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May 23, 2017

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Commentary
U.S. President Donald Trump gave his Taiwanese counterpart Tsai Ing-wen a slap in the face on Thursday. It was a shrewd and cold snub, and one that Tsai asked for.
 
From his resounding setbacks in Congress to his stunning policy flip-flops, Donald Trump has faced a steep learning curve in his opening months at the White House.
 
A foundation created by eBay founder Pierre Omidyar and his wife Pam recently announced it's giving US$100 million to investigative news outlets and other initiatives, a rare boon for media institutions under duress.
 
In a few weeks, Tsai Ing-wen will mark her first anniversary as president of Taiwan.
 
The South China Sea issue continues to be a hotly debated issue at ASEAN meetings and the issue will be one of the points expected to be raised at the 30th ASEAN Summit.
 
Leaders of 10 Asian countries are meeting this weekend to discuss topics including North Korea, territorial disputes in the South China Sea and improved economic integration of the region.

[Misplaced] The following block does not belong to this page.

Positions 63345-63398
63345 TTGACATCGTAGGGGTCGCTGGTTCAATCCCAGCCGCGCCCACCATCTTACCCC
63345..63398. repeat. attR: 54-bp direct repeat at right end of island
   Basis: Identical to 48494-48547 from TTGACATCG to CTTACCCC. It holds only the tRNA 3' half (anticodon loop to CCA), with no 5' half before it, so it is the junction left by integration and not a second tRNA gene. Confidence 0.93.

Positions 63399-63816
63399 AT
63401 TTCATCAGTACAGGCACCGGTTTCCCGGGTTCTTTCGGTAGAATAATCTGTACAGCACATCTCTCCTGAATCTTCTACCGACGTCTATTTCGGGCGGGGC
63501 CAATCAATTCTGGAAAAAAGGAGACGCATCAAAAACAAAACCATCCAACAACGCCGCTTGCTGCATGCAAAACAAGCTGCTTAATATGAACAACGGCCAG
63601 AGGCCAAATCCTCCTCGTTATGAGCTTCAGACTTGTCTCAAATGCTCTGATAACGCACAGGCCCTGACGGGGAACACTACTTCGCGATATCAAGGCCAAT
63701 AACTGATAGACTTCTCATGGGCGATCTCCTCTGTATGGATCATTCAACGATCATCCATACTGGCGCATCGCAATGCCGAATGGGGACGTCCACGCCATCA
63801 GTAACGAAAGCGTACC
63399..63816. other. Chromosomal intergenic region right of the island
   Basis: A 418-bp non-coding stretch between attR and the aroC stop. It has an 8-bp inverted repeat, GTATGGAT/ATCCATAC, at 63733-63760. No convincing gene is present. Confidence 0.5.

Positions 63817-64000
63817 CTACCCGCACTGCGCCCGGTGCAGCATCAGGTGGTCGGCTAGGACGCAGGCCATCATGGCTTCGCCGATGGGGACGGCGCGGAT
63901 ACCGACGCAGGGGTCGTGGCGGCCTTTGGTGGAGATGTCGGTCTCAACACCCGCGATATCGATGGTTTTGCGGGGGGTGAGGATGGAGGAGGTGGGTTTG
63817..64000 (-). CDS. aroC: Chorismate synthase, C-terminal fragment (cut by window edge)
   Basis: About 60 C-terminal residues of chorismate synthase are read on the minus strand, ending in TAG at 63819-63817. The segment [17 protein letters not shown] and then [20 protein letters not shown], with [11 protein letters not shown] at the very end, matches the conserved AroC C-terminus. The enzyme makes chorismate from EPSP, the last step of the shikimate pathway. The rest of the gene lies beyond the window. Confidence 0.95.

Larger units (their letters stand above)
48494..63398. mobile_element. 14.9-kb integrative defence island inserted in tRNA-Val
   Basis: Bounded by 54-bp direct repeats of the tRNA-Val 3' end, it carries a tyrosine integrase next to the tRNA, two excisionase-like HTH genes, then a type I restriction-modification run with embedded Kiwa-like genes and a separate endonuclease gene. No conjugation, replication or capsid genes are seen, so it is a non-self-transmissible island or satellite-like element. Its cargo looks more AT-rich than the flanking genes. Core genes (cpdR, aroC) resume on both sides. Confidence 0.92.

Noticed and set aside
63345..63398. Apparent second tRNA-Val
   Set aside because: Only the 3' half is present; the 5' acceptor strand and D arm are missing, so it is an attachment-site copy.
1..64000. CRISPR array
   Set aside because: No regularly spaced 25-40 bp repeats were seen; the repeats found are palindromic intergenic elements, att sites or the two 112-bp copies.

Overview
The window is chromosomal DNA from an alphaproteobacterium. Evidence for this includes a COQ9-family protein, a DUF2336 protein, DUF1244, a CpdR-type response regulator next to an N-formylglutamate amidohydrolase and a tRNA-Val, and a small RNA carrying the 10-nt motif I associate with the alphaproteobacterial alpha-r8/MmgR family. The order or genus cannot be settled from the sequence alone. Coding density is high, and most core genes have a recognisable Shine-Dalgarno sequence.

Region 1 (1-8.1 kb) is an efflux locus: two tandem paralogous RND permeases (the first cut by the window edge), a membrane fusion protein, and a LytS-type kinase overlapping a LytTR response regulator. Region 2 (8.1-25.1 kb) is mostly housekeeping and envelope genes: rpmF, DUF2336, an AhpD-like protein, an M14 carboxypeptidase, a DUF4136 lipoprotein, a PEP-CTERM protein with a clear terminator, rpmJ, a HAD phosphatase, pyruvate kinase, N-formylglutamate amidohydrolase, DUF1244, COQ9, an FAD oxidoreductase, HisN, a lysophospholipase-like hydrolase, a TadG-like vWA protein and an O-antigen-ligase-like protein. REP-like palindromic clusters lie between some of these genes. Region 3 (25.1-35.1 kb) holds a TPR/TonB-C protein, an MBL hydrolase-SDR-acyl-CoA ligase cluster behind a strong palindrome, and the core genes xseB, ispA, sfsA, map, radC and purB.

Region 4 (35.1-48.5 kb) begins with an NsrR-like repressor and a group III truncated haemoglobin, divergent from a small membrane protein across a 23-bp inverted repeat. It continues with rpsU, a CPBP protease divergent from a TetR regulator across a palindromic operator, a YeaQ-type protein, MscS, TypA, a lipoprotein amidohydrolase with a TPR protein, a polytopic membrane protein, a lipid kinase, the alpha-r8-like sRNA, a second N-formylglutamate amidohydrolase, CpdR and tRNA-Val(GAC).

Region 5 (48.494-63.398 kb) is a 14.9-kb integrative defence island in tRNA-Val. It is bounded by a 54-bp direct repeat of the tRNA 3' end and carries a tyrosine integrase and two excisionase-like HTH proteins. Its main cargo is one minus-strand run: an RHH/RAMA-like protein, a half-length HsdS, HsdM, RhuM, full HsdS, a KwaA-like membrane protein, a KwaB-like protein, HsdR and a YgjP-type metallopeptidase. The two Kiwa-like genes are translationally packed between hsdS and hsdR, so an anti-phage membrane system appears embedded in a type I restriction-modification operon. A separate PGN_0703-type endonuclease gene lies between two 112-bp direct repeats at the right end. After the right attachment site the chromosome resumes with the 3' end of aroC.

For Donald Trump, self-proclaimed master negotiator, making deals with Congress was supposed to be easy. "This Congress is going to be the busiest Congress we've had in decades, maybe ever," Trump predicted shortly after taking office.
 
U.S. media coverage of President Donald Trump, who marks his first 100 days in office, has ranged from negative to lukewarm, except for praise from pro-Trump media.
 
The hand-wringers of the past five months who forlornly expected that wider Asia was poised to be cashed out by an America under President Donald Trump are probably breathing a bit easier lately.
 
One thing President Ma Ying-jeou dared not do while Sunflower student protesters occupied the chamber of the Legislative Yuan in 2014, his successor Tsai Ing-wen did last Wednesday.
 
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